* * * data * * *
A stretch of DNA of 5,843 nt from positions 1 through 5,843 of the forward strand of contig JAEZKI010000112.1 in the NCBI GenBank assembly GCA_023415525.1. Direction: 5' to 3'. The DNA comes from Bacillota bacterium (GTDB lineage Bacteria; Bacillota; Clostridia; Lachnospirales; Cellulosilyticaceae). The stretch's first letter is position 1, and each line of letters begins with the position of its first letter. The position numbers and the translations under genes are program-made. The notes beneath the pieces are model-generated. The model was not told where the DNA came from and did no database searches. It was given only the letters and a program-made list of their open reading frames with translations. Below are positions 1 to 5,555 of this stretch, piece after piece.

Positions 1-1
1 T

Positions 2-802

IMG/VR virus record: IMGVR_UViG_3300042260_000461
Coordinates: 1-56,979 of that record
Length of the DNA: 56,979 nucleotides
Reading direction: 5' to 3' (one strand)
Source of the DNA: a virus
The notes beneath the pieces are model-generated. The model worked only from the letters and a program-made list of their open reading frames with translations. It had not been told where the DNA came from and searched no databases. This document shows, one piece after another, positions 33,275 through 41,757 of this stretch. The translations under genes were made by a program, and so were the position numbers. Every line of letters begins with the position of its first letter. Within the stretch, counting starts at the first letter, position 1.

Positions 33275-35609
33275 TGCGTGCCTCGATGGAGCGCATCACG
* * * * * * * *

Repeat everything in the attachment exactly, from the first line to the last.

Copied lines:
A stretch of DNA of 5,843 nt from positions 1 through 5,843 of the forward strand of contig JAEZKI010000112.1 in the NCBI GenBank assembly GCA_023415525.1. Direction: 5' to 3'. The DNA comes from Bacillota bacterium (GTDB lineage Bacteria; Bacillota; Clostridia; Lachnospirales; Cellulosilyticaceae). The stretch's first letter is position 1, and each line of letters begins with the position of its first letter. The position numbers and the translations under genes are program-made. The notes beneath the pieces are model-generated. The model was not told where the DNA came from and did no database searches. It was given only the letters and a program-made list of their open reading frames with translations. Below are positions 1 to 5,555 of this stretch, piece after piece.

Positions 1-1
1 T

Positions 2-802

IMG/VR virus record: IMGVR_UViG_3300042260_000461
Coordinates: 1-56,979 of that record
Length of the DNA: 56,979 nucleotides
Reading direction: 5' to 3' (one strand)
Source of the DNA: a virus
The notes beneath the pieces are model-generated. The model worked only from the letters and a program-made list of their open reading frames with translations. It had not been told where the DNA came from and searched no databases. This document shows, one piece after another, positions 33,275 through 41,757 of this stretch. The translations under genes were made by a program, and so were the position numbers. Every line of letters begins with the position of its first letter. Within the stretch, counting starts at the first letter, position 1.

Positions 33275-35609
33275 TGCGTGCCTCGATGGAGCGCATCACG